Conference paper Open Access

Dietary adaptations at the Early Neolithic in the Danube Gorges: Neolithized foragers of Mesolitized farmers?

de Becdelievre, Camille; Jovanović, Jelena; Hofmanova, Zuzana; Goude, Gwenaelle; Stefanović, Sofija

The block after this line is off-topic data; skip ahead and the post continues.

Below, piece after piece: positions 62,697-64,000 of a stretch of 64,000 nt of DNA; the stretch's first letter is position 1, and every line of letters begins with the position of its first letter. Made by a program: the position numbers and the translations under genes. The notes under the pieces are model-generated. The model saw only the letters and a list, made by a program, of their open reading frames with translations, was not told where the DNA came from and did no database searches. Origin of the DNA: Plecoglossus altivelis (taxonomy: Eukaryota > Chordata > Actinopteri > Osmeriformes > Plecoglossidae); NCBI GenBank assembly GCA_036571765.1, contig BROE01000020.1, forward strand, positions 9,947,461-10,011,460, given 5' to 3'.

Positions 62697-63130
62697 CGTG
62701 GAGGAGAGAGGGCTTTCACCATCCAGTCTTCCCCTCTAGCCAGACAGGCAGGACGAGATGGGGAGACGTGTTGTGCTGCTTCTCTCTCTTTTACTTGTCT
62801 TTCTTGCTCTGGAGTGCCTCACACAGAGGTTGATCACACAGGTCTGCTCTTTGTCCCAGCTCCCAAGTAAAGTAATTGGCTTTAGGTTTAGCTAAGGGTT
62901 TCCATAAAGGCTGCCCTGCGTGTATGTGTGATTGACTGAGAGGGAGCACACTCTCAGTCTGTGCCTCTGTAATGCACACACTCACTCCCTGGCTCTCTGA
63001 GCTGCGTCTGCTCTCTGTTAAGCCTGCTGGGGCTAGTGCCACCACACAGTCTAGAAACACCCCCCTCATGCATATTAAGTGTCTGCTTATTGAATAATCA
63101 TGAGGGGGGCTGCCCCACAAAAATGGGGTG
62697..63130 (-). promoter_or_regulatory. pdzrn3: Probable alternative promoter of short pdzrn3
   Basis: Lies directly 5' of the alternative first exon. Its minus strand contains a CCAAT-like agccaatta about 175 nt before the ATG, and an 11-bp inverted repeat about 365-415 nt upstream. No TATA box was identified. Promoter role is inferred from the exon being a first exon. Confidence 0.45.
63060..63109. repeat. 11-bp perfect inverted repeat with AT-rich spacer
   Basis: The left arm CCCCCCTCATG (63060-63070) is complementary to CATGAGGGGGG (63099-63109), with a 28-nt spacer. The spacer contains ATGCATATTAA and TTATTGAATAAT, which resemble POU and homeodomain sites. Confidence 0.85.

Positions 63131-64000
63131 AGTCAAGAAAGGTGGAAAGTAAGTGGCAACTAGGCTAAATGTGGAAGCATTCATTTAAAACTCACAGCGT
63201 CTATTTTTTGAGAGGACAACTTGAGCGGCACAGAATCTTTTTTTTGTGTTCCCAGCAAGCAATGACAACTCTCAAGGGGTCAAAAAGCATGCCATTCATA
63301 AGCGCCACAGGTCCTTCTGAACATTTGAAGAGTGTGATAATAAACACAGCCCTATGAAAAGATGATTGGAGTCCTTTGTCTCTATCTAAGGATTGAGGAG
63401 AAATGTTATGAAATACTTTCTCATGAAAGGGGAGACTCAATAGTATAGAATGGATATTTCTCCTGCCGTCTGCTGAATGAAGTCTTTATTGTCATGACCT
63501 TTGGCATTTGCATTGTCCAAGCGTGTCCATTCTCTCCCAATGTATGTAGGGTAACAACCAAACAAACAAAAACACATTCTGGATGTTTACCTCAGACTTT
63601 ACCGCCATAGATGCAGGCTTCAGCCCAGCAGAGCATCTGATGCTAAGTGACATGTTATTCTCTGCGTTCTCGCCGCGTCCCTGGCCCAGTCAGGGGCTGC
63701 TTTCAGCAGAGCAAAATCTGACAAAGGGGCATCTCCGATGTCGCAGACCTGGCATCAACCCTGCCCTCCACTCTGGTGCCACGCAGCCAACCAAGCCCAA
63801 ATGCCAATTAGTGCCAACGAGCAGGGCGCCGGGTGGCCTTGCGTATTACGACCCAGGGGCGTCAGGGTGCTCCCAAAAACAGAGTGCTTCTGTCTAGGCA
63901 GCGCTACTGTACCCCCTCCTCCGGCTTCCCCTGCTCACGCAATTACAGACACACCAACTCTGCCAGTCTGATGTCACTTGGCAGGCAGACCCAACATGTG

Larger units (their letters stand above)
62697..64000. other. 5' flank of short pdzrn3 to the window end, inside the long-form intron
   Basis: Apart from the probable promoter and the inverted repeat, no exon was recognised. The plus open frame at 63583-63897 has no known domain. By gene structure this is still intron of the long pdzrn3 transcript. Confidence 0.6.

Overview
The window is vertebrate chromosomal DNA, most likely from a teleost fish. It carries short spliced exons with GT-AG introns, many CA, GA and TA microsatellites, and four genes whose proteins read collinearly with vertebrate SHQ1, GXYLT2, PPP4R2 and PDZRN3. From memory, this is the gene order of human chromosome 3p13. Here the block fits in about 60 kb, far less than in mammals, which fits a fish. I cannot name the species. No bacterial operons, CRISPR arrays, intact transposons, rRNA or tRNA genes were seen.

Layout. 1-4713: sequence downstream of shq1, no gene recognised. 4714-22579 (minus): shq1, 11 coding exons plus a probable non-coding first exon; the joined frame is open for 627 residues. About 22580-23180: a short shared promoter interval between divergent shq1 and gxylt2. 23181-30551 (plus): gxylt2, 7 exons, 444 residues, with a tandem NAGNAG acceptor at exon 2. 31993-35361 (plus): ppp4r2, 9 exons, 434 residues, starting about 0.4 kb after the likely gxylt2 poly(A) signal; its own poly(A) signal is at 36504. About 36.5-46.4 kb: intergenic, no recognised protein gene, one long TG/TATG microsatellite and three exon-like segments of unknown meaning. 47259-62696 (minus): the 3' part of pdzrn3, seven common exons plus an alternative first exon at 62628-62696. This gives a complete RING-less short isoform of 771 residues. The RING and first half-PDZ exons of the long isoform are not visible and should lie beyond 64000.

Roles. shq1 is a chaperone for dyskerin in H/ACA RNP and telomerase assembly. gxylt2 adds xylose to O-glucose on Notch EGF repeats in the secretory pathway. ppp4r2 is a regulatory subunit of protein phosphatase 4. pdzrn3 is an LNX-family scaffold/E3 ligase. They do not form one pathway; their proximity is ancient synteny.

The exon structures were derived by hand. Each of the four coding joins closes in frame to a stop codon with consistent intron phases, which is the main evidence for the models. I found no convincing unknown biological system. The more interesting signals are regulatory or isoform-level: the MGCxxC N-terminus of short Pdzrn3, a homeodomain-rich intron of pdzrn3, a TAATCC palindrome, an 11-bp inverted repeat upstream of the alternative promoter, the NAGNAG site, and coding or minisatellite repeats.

It is now considered that migrants originating from Near-Eastern Neolithic communities brought the farming way of life into Europe, reshaping then the ecological niche, the socio-cultural organization, as well as major bio-demographic features. Although the Neolithic expansion is well-documented at a regional level, the nature and consequences of local interactions with foragers are still debated. The Danube Gorges prehistoric sites represent an archaeological complex of particular importance to tackle these issues because of its location between southeastern and central Europe, its temporal continuity (Mesolithic-Neolithic occupation, 9500-5500 cal. BC), and unique bioarchaeological record. Over the past decades, knowledge about the local process of Neolithization has greatly expanded thanks to the application of various biogeochemical analyses: stable isotope analyses have reconstructed subsistence practices, radiogenic strontium analyses have identified the presence of non-local individuals at the Early Neolithic and genome-wide data analyses have evidenced the presence of individuals descended from Near-Eastern Neolithic communities. These different markers are here compared in order to reconstruct the diet of migrants, of locals, and of their putative descendants, and thereby to explore the mechanisms of dietary adaptations upon successive generations at the earliest Neolithic communities (first generation migrants) had a more terrestrial diet. While the descendants of local fisher-hunter-gatherers mostly continue to perpetuate their dietary traditions, the descendents of migrants also mostly adopted the local fishing practices, suggesting a local process of "Mesolithization". Examined within the funerary context, these bioarchaeological markers also indicate that the Neolitization of the Gorges should not be seen as a straightforward pattern of acculturation but rather as a complex mosaic of cultural and behavioral interactions. This study thus illustrates how the life history perspective may contribute to a finest understanding of the Neolithization process.  

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